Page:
TSB has apologised for IT failings, which has locked 1.9 million customers out of their banking accounts. After being acquired by the Spanish bank Sabadell from Lloyds Banking in 2015, TSB continued to rent a banking platform from its former owners while it developed its own “state-of-the-art” platform (Proteo4UK), saving £200 million a year in rent.
Over the past few days the migration to that platform has presented many problems for the company including the locking out of just under two million customers from their banking infrastructure, leaving customers enraged and a very public humiliation for TSB.
The need to move the banking platform is not purely based on saving the large rent cost. However, TSB needs the Proteo4UK platform to launch their own customer-facing systems, which they are currently unable to do. It was expected that the migration would interrupt services for over a weekend only; the reality has been that disrupted services are over a week old, and, at time of writing, are still ongoing.
TSB is migrating their banking platforms and the new platform is designed for a digitally transformed world. Gone are the ties to the plethora of UK based legacy mainframe systems and their interdependencies and this fact is possibly one of the main difficulties the migration has faced. The new core banking system has already successfully developed Android and iOS mobile apps for the banking platform and the system is. CIO Carlos Abarca describes this as customer-centric, which means that it is now a single repository for customer data, rather than linking the disparate pools of data that were previously structured under the Lloyds system.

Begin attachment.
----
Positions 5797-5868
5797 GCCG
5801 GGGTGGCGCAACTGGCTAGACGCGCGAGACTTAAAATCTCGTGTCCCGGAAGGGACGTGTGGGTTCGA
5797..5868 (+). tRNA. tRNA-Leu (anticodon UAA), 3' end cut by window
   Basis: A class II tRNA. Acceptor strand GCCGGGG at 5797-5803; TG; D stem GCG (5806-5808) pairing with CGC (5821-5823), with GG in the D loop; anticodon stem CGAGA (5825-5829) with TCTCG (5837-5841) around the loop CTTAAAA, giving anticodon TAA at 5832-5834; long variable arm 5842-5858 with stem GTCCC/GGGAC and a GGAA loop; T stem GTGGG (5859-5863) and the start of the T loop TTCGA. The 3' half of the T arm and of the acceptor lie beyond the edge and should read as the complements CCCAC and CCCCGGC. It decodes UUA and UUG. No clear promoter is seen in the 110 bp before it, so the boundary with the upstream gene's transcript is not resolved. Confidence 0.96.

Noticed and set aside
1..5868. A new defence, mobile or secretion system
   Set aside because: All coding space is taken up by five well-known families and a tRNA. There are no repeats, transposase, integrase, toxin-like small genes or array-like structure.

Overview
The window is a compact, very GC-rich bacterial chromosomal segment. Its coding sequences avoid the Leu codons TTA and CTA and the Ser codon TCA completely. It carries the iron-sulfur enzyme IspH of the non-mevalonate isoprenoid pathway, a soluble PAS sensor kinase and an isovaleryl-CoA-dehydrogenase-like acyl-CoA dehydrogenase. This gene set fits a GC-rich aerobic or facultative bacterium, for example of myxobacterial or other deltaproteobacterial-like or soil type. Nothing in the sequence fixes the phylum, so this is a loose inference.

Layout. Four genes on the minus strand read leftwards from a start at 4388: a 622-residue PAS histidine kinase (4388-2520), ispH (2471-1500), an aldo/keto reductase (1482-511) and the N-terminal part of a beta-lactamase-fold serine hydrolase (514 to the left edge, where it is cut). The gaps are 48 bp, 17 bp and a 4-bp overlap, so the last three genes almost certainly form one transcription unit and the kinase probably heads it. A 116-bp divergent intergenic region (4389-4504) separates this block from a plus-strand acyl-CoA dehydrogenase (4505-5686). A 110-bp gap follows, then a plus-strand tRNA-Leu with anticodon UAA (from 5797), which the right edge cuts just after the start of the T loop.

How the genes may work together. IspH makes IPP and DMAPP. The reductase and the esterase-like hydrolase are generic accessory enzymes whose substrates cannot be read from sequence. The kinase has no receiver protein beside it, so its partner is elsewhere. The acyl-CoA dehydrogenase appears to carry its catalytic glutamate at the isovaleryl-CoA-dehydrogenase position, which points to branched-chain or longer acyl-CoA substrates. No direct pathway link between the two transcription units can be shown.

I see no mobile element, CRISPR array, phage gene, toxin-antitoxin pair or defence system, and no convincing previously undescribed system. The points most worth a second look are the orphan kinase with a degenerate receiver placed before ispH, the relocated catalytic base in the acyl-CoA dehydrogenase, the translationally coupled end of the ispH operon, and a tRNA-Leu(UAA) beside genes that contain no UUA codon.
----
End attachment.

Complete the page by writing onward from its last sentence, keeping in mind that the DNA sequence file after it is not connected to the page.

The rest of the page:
Unfortunately, the problems have not just been the loss of customer service. Additionally, customers have had access to other customer data and account balances wrongly credited and debited by thousands of pounds. The breaches have been reported to the ICO who are now making enquiries into this fiasco. The problems for TSB illustrated the fact that data breaches are not exclusively the domain of hackers, although the confusion over the migration may well provide opportunities for criminal actors to claim some advantages.
Testing system integrity and data migration can be made easier with tools such as Disaster Recovery and Cloud hosting where the transfer can be modelled within a test cloud to examine data dependencies and interoperability.
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